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The Lloyds Medal

Matthew Bellhouse Moran 

Lloyd’s medal for saving life at sea

Working at sea is still very dangerous: fishermen in Britain, for example, have a one in 20 chance of being killed on the job during the course of their working lives. In previous years the odds for survival were even worse and so selfless acts of bravery at sea were especially honoured and celebrated as the risk involved in rescue was so much greater.

The Lloyds Medal for Saving Life at Sea was awarded in these exceptional circumstances, and last week the Scottish Maritime Museum was fortunate enough to receive one as a donation.

Our Lloyds Medal was awarded in 1878 to Ardrossan born Captain Peter Sharp, who was master of the sailing brig ‘Annabella Clark’.  He was awarded the Lloyd’s medal, as well as an Albert Medal of the First Class, for his actions saving the lives of the crew of French ship ‘Melanie’ when 600 barrels petroleum she was carrying exploded on the River Adour in southwest France on 20th November 1878.

According to the Lloyds List, the fire blazed from 6pm to 11pm completely destroying the vessel and cargo. Captain Sharp and a sailor named James McIntosh who was also recognised with a medal, were moored nearby. They rescued men from the ship and the burning river, sustaining serious injury.

The Edinburgh Gazette records: ‘A mass of flame shot up from the main hatch and the ship quivered all over from the explosion of some of the barrels. The ship’s seams opened at once, and the petroleum pouring through spread a belt of flame around the ship. The master and a seaman then jumped overboard, but the mate remained to try to save his son who was lying helpless under some heavy objects, which had fallen on him. Captain Peter Sharp…(and)… James McIntosh…. rowed their boat through the flames, picked up the seaman who had jumped overboard, and took the mate from the blazing vessel….(Such were the injuries sustained)…. ‘it was thought at first that Captain Sharp would lose the sight of one eye, and James McIntosh the use of his hands.’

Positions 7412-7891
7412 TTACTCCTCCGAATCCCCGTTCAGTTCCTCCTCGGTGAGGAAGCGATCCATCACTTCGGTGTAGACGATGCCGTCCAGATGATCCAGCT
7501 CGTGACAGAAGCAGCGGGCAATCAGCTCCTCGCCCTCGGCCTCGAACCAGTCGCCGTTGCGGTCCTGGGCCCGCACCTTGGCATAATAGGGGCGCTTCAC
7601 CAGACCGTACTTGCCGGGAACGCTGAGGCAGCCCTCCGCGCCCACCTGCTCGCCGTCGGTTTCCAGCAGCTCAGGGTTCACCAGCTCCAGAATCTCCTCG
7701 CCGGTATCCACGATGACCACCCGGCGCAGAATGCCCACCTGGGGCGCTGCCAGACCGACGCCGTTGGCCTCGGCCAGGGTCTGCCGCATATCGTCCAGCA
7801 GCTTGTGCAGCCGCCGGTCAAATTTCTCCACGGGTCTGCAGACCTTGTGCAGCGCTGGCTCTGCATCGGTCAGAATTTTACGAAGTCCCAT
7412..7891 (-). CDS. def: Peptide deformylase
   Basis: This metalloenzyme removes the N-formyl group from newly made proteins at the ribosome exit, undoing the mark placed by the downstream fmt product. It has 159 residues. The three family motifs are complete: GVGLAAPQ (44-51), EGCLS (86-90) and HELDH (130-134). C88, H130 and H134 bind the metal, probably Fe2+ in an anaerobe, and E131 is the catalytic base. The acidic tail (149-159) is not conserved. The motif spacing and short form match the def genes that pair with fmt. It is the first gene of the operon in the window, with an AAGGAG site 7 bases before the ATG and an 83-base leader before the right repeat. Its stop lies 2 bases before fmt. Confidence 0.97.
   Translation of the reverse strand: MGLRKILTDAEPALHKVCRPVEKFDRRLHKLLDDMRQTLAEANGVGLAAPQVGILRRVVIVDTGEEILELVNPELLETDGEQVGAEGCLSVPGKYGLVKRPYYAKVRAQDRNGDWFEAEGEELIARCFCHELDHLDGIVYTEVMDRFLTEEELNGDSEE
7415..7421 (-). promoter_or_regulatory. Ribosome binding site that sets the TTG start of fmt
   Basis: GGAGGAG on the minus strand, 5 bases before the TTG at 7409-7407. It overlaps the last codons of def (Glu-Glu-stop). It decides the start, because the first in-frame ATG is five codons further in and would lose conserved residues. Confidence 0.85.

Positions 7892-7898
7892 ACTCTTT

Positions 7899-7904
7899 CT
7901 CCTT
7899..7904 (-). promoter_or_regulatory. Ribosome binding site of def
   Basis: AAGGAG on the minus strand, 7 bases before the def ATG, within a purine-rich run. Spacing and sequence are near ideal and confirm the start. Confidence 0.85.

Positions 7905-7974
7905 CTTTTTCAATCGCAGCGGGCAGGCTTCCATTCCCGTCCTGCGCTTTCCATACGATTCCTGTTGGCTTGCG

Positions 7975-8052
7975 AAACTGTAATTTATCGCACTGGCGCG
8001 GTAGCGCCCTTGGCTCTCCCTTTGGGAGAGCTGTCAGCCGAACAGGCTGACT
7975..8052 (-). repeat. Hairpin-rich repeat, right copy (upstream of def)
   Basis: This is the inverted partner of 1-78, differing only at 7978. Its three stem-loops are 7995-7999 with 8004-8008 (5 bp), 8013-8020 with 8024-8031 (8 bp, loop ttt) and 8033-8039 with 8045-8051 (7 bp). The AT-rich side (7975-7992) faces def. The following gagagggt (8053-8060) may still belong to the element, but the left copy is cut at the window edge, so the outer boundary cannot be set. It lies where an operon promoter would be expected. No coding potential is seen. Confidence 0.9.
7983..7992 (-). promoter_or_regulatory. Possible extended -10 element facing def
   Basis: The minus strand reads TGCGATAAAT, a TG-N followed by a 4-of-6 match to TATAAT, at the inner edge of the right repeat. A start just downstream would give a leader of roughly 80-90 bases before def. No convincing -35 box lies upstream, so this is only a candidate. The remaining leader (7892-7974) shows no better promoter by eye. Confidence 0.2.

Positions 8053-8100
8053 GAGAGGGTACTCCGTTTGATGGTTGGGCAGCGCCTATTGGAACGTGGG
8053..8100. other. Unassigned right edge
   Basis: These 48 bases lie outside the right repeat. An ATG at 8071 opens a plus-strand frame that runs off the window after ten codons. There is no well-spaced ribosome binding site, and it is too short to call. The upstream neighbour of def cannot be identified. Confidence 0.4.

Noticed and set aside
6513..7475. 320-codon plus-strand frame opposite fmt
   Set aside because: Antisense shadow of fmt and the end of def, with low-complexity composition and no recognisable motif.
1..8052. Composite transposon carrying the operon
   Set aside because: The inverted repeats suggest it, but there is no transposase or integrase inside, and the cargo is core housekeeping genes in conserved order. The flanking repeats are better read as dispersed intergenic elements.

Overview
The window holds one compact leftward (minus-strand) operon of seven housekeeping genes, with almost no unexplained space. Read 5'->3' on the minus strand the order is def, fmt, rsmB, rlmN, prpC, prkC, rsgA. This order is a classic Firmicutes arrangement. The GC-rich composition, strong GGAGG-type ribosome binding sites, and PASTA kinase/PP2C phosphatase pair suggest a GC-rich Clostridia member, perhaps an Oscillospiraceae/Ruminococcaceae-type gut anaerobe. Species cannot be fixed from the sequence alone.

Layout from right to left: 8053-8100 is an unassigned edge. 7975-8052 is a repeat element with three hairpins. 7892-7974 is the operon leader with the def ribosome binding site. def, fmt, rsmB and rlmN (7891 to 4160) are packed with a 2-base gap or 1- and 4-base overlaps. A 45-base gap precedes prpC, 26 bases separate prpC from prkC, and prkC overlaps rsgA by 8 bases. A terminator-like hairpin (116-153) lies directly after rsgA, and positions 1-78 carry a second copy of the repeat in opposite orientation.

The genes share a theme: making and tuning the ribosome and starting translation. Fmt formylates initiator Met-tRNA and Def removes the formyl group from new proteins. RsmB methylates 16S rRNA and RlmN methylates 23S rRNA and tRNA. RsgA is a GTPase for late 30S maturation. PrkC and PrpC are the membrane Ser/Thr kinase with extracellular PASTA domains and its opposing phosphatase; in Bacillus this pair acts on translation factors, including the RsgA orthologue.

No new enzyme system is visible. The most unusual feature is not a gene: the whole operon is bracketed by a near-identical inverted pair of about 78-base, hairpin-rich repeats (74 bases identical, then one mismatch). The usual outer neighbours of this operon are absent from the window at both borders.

The bronze medal itself shows the Goddess Leucothea, a personification of the sea, offering the end of her veil to a drowning seaman clasping a floating mast, with “Leucothea rescues the shipwrecked” above in Latin. On the obverse are the words “Ob Cives Servator” which loosely translates as “For saving citizens” surrounded by a laurel wreath. The medal was designed by the famous engraver William Wyon (1795 – 1851), whose designs appeared on the first postage stamps and Victorian coins and medals. The beauty of the object and prestige of the design all emphasise the value placed on bravery and selflessness in the maritime world, a world where sailors had to look out for each other.

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